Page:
Installation shots of Pamela Burrill: Motion & Gesture
Pamela Burrill: Motion & Gesture
a Permanent Collection exhibition curated by Nicholas Markowski
July 21 - August 22, 2020
The MAG is delighted to present a selection of works by Pamela Burrill from the Permanent Collection. With this exhibition, we hope to open a dialogue between the works of Burrill and those included in the current Migration and Transformation exhibition in the Main Gallery. In particular, this show attempts to draw attention to how movement and mobility manifest in Burrill’s oeuvre. In works such as River Turmoil and Cloud Movements, mobility manifests in both the content of these images and the means of their representation. Burrill pushes these scenes towards abstraction, thereby emphasizing the inability of the static pictorial plane to capture a subject in motion. Some artworks, such as Untitled (Blue with red flag), grapple with movement by themselves, functioning as records of the artist’s brush across the canvas through an especially painterly technique. Here, the expressive, visible brushwork of the painting gestures towards motion itself; it is movement captured in colour, a flick of the wrist immortalized in paint. This exhibition is possible thanks to a generous donation by Burrill’s family after her passing in 2001. Lou Doderai donated the forty-fifth Burrill artwork to the gallery, adding to our collection of her works. A great thanks is also due to the MAG’s registrar, Tia Furstenberg, who installed and lit the exhibition.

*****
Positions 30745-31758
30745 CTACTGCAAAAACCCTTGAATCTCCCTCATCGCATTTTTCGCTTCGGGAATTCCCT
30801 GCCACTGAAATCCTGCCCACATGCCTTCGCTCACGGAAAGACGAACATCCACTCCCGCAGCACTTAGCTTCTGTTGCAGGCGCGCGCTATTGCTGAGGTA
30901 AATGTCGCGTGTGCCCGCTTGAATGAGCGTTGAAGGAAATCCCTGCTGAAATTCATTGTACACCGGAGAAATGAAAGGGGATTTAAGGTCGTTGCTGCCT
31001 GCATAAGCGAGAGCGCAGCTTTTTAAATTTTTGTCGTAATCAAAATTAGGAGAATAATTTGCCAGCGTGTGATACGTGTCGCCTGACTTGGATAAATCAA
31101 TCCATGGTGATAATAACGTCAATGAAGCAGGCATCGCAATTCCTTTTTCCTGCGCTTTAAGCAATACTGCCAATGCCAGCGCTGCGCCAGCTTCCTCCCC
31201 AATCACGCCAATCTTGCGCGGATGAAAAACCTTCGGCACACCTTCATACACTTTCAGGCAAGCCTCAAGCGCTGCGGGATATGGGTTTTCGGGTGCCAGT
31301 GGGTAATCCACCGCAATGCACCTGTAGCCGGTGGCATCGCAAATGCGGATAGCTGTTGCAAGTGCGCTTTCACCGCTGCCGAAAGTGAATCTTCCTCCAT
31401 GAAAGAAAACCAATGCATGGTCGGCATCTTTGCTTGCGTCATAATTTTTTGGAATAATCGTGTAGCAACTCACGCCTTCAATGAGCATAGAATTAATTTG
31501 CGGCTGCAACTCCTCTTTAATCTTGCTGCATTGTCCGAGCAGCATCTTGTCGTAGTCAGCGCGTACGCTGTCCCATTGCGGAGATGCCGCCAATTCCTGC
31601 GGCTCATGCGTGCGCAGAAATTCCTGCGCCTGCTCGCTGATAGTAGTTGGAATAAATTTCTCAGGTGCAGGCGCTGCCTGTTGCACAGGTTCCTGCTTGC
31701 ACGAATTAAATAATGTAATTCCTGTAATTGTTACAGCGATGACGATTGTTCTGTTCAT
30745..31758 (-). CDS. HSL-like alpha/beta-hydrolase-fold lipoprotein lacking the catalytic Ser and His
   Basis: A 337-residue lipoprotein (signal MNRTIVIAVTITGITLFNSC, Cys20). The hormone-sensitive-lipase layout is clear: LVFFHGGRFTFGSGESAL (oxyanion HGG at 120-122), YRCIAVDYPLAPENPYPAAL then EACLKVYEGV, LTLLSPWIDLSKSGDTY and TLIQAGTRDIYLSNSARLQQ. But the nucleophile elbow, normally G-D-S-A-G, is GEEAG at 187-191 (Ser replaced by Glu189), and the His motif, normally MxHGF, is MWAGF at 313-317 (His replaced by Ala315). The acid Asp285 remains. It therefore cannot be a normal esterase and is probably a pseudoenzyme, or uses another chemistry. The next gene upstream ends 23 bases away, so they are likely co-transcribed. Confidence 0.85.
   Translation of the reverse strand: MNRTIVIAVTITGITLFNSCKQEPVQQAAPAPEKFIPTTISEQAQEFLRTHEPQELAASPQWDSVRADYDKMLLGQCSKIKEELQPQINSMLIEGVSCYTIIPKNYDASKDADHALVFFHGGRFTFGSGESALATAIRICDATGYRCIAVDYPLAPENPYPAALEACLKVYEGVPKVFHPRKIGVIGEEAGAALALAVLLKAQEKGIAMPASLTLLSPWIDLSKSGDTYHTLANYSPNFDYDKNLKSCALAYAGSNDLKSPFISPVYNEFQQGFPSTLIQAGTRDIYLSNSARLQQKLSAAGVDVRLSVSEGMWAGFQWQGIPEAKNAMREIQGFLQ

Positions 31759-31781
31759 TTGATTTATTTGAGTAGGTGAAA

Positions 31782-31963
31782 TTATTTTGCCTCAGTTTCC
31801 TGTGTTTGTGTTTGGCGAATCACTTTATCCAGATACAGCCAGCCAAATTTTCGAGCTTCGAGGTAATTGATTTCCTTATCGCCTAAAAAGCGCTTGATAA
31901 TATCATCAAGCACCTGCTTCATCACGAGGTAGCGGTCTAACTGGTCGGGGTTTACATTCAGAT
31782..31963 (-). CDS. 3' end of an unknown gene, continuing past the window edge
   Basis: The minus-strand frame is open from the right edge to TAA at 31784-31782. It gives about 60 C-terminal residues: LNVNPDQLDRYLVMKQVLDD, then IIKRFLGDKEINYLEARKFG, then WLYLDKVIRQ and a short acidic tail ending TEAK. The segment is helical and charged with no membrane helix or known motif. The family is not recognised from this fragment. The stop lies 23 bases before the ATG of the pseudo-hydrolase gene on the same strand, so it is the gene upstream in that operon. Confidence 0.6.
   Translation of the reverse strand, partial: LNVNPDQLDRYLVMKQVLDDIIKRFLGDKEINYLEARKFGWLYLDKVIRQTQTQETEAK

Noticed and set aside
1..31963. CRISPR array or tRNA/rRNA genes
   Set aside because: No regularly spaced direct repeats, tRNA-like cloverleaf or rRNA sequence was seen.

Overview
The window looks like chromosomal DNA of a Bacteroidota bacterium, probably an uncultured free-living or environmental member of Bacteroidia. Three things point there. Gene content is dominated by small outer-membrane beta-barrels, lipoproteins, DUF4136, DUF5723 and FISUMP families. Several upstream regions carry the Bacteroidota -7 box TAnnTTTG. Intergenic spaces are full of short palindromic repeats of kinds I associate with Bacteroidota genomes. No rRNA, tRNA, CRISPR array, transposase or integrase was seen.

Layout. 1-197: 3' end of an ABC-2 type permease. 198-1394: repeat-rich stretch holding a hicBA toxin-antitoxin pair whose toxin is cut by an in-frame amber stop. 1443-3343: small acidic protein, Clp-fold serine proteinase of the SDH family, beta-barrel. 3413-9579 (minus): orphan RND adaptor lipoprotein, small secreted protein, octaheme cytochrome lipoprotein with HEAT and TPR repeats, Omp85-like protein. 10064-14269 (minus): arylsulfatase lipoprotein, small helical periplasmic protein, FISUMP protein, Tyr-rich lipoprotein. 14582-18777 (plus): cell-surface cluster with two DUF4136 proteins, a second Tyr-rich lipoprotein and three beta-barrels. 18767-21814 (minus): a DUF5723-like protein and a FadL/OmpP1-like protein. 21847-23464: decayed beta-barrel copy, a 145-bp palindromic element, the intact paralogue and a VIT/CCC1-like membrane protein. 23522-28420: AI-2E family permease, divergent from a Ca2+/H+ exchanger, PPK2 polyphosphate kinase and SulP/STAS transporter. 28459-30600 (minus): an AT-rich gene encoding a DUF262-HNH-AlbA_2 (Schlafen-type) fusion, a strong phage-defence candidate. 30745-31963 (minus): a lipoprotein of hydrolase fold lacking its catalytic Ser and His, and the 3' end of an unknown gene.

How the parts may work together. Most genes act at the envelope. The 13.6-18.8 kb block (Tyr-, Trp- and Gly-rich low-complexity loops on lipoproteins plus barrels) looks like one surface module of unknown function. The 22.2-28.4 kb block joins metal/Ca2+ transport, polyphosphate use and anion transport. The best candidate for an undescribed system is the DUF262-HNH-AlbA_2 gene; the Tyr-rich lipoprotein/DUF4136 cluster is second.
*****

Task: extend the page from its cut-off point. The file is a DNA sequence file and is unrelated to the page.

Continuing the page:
Pamela Burrill (b. 1931, d. 2001) was a prolific artist, and the MAG is pleased to hold 45 of her artworks in the Permanent Collection. Born in Paris and raised in Britain, Burrill studied geography at London University before immigrating to Canada in 1955. There she would meet her husband, a geologist, with whom she would go on to live in a number of lands—North Africa, Ireland, Australia—over the course of the 1960s and 70s, before taking up residence in Saskatchewan for the rest of her life. She completed a BFA at the University of Saskatchewan in 1984, followed by an MFA, and had exhibitions held at the MAG in 1996 and 2003. Though she never lived in Prince Albert, she did attend George Glenn’s painting workshop at Emma Lake in 1986 and was well known amongst Prince Albert artists.